Recently I got back from a trip to Mokhotlong, the mountain district, from taking three students to the National Science Fair. The event was one of my favorite and most dreaded times in Peace Corps. I was the chaperone for three of my students who were competing in electronics, working models, and maths projects.
Getting to Mokhotlong is difficult. Getting to Mokhotlong with 100 students and their stuff is a miracle. Our journey started at 6 am when we met at my house to make our way to the taxi rank. My students were afraid of the cold and brought matresses, blankets, and jackets along with their project boxes to the bus stop. We managed to pack ourselves on the taxi, unfortunately heading the wrong way – we would transfer to a taxi heading the correct way several kilometers down the line, with boxes and mattresses piled to our heads and bo-mme providing cushioning on every side.
When we made it to town we met up with the rest of the students traveling from the Butha Buthe District each with food, mattresses, blankets, and projects. The bus was the extendo type with an accordion in the middle. Designed for urban streets not the mountains of Lesotho, our average speed was around 15 mph.
The bus ride was incredible. Of the 100 students on the bus 75 of them stood up the entire way. Tsepo having never been outside of Butha Buthe stood the first 2 hours with his head out the window captivated by the mountains.
Our trip past the only ski resort in Africa AfriSki which was an incredible oddity for the rural students.
The Night to Remember:
The bus ride took us 7 hours and we arrived at night to our accommodation of empty classrooms. I spent the night in a room full of male teachers. They didn’t sleep. Half of them laid down around 8 pm on mattresses surrounding the outside of the room while the other 15 danced, sang and stomped in the middle of the room until 4 am. At 5 am everyone awoke to start bathing. Around 1 am I sat up from my sleeping bag cocoon amazed at the scene and how I had managed to find myself there. I had never felt so out of place in my life. The next night I stayed in the town at the Peace Corps VRC wheeew!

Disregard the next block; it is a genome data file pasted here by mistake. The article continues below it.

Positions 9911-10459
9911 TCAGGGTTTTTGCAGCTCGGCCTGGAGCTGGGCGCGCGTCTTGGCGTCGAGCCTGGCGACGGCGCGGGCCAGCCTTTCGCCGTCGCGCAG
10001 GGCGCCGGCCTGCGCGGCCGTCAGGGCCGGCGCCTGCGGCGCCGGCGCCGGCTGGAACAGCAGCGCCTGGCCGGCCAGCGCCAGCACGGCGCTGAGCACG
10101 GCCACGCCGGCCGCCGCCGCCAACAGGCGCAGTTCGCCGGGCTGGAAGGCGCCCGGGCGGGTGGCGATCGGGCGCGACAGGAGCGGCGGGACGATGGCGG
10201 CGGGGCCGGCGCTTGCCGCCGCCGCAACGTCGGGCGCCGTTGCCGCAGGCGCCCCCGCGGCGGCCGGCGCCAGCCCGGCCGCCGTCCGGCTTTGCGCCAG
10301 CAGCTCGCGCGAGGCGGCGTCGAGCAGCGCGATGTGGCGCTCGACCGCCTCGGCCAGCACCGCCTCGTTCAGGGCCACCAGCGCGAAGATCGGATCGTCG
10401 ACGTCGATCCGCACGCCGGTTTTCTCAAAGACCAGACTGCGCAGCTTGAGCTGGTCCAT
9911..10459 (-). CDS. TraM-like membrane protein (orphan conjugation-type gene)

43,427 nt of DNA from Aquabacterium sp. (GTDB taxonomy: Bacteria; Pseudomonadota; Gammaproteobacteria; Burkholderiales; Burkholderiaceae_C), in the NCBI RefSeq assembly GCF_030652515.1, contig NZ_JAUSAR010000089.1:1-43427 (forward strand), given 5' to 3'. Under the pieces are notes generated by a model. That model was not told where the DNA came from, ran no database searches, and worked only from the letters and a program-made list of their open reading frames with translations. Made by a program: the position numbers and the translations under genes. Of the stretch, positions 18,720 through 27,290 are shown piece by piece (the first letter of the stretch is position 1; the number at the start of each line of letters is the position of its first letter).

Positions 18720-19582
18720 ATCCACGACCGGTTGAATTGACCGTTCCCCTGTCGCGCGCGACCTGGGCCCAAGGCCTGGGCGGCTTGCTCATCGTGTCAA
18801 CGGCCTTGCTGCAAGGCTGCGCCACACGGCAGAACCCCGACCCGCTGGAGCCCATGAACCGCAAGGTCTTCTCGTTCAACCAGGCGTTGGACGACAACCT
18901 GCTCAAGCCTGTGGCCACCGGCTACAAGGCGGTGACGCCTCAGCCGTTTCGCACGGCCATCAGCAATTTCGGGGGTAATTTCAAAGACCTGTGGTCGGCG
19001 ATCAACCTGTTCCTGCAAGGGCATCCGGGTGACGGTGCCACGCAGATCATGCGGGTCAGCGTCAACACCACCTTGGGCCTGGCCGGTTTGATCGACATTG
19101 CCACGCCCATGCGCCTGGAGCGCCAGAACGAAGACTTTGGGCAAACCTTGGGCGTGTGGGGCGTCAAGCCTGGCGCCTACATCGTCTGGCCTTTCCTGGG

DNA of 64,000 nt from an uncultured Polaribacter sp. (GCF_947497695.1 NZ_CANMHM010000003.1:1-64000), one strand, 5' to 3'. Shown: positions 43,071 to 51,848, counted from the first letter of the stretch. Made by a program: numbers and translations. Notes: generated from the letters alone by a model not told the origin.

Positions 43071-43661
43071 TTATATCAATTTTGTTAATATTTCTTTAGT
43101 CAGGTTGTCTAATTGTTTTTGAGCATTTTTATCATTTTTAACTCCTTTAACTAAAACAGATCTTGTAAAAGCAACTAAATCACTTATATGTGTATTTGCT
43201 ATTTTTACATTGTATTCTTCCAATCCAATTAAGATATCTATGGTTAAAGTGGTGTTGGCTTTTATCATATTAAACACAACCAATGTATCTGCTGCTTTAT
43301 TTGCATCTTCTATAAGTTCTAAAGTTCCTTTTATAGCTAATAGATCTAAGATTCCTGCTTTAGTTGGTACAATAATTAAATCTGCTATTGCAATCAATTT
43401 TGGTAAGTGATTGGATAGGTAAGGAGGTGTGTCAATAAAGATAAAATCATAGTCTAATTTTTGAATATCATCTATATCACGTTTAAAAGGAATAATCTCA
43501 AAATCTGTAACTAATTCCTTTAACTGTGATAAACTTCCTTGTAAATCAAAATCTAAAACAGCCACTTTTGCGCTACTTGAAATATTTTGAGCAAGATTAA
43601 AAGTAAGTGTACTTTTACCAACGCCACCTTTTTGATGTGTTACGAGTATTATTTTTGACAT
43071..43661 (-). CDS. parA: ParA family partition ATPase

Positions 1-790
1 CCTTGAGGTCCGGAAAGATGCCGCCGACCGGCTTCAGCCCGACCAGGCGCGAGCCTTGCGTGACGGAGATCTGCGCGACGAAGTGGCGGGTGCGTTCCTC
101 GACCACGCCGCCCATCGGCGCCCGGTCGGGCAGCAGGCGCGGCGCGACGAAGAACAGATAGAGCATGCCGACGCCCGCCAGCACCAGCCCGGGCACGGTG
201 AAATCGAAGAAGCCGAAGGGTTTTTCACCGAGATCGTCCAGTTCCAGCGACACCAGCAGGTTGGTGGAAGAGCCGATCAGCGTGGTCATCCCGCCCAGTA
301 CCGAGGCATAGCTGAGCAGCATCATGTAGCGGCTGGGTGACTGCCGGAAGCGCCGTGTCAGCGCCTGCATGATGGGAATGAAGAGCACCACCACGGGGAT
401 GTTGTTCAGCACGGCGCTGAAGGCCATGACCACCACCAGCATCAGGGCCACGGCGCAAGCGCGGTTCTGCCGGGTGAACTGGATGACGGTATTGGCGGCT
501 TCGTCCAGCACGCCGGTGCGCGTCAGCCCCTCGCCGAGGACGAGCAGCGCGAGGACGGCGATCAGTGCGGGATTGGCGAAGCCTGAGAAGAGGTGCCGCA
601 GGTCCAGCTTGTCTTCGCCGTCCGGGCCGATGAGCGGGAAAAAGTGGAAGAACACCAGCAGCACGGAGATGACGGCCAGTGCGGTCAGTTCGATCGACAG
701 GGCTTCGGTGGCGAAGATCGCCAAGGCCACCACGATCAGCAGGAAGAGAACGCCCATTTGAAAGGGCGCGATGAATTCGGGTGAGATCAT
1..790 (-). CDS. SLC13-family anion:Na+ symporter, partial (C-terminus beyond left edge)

The Science Fair:
Through the course of the weekend my job was to take care of my three students, Tsepo, Selepe, and Neo. Each of which I had helped over the past weeks to edit their reports and finalize their projects.
Selepe built a microscope with a backlight that was powered from a wall socket. He didn’t place but his project was great and has natural brilliance. In an intellectually un-stimulating environment that our village is, Selepe has a drive and a natural ability to work with electronics with limited guidance that amazes me! His project would have fared much better if submitted in working models instead.
Neo competed in the maths project competition with a project for multiplying tricks for 9’s and 11’s.
Tsepo built a sieve that shook to separate maize meal and won second place in the working models division. A great achievement for a student from a rural school like Qholaqhoe! Most of the award winners were from large schools in Maseru and camp towns.
My students demeanors were so different, Neo was along for the ride, Tsepo was enjoying himself and kind of cared about his project, and Selepe was focused, nervous and sizing up the competition while making last second modifications. I felt like a dad to my kids in a culture where parents pay very little involvement in their students education it was fun to look after them , be proud of them, and keep them in line.
The transport was awful, the pace was slow and things that should have been planned were not, and bo-ntate drank beer for two days and nights straight and didn’t look after their students. This is Lesotho.
At the same time I connected with my students, I met kids from the best schools in the country, and I experienced a science fair Lesotho style. I marveled at the differences that such an event would be like in the US.